Editor’s Note: This diary entry is the thirty-first in a series of entries describing Teresa Dybvig’s strategies for preparing for an upcoming recital after a long break from performing. Keep posted for further installments. For more about The Well-Balanced Pianist, click on this link: http://www.wellbalancedpianist.com/
Wednesday, October 29: sleep, power poses, and running the music under less than ideal conditions
Life events are making me lose sleep. That’s a shame. Don Greene, in Performance Success, recommends we get in extra sleep as a performance approaches. Ha. And check out this article, which says we need the first half of our night’s sleep to solidify academic performance, and the second half to solidify motor skill performance. Unfortunately, it looks like I’m not getting a lot of that second half this week.
I’m trying to do a pajama run-through of every piece on my recital this week (you can read about pajama run-throughs in my very first diary entry). Today was the Debussy set that begins the second half of my program. It was lousy! Maybe it’s the sleep deprivation, but I have the jitters. My pedaling was off, I dropped notes, etc. etc. Although I kept going, reminding myself to come back to the music.
Listening to the recording, I was reminded that we do not have perspective to judge our playing while performing (not to mention that we have other things to do at the moment). The Debussy sounds quite good. Not perfect, but the essential musical message was intact, and it sounded mostly polished.
Then. I ended up spending a total of 3 hours at Best Buy trying to solve electronics problems. A lot of that time, I was doing nothing – my least favorite activity – while standing at the Geek Squad desk. The silver lining was that, standing there at the Geek Squad desk, I had a lot of time to reflect on how I could get back to a more positive mindset.
First, I thought about those jitters and thought maybe it’s time for some power poses. To learn the power of the power pose, check out this inspiring TED talk by Amy Cuddy. Today I’m particularly interested in two benefits of power poses – one was that her research shows that power poses reduce cortisol (which causes the jitters, among other things), and increase testosterone (making us feel more courageous). Her other point was that we can use power poses not to be artificially hyped up, but rather so we have the courage to bring our whole selves to any situation, instead of hiding behind a frightened mask of timidity. I have used power poses before, and they really have reduced my jitters. I just have to remember to do them! And bringing my whole self to this performance, in which I hope to continue down the path of becoming a happier performer, seems essential. Not only that, much about power poses coincides with suggestions various bodywork instructors have given me. That’s interesting all by itself.
Another train of thought I had there at the Geek Squad desk was about the slips that had disappointed me when I ran the Debussy. They really didn’t get in the way of the music, but I was in a mindset that allowed me to be bothered by them. So there at the Geek Squad desk, I pledged (anew) to accept slips. Somewhere, I will neglect to lift or depress the una corda pedal, somewhere my damper pedal will smudge notes. I will leap and miss, probably more than once. WHATever, as the kids used to say! (Do they still say that?). As I thought about the different kinds of mistakes I am bound to make, I realize that only one kind of mistake could/should/would bother me in any lasting way: a mistake I make by pulling away from the piano, or the music, out of fear. So then I pledged (anew) to commit to the piano, and the music, from beginning to end.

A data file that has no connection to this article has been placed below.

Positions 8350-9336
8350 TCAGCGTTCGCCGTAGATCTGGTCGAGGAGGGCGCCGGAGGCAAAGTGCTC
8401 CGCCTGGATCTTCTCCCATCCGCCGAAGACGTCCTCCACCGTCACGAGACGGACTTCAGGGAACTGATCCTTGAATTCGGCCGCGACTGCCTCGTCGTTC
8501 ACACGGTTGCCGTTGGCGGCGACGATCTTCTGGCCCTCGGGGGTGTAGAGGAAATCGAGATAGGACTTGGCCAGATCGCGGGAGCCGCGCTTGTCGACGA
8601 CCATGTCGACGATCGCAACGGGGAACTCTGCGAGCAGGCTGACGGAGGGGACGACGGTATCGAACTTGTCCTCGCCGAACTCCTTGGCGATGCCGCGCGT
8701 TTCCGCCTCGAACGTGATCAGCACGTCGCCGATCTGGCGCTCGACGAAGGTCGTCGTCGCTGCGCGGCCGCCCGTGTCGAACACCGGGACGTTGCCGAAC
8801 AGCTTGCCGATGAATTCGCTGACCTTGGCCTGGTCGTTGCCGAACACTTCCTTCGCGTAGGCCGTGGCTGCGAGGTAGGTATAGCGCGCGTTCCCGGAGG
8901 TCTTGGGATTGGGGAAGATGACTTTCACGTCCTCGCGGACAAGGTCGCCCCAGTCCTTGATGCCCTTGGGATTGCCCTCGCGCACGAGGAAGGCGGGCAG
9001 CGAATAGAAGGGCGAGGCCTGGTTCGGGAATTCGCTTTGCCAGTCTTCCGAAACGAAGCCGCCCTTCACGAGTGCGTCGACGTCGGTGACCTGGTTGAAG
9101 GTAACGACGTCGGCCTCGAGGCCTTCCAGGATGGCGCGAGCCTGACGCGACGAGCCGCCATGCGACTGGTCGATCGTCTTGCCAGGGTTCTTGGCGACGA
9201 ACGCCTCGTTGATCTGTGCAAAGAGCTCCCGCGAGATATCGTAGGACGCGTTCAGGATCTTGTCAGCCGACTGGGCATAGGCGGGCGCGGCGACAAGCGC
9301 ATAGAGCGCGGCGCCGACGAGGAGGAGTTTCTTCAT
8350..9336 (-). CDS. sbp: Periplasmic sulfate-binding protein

One more realization while I was standing at the Geek Squad desk: in the excitement of dealing with the jitters and my electronics, I never ran the last three movements of the Beethoven. Sigh.
I finally got home late, not having eaten, and needing to wash some perfumed product from my hair that’s been aggravating my sinuses ever since my haircut earlier in the day. I was very tempted to skip running those Beethoven movements. But I always tell my students, “Run your music when you’re happy, when you’re sad, when you’re energetic, when you’re tired, when you’re in a good mood, and when you’re in a foul mood.” I was in a foul mood for a lot of the day, but at that point I was just tired and hungry and sore of sinus. I decide to do it! I even tell myself that spending time with the Pastorale has to be a nice antidote to 2.5 hours at the Geek Squad desk, as well as a good opportunity to spend quality time with my new (old) pledges to accept slips and commit to the music.
I did it, and I kept my pledges. It really was a nice way to end the day.
Teresa Dybvig is founder and director of The Well-Balanced Pianist, an organization which presents programs across North America based on an integrated approach to teaching, learning, and performing. Previously on the faculty of the Taubman and Golandsky Institutes, Dr. Dybvig now teaches privately in Long Island, Manhattan, Chicago, and Denver. She specializes in helping pianists with playing-related injuries.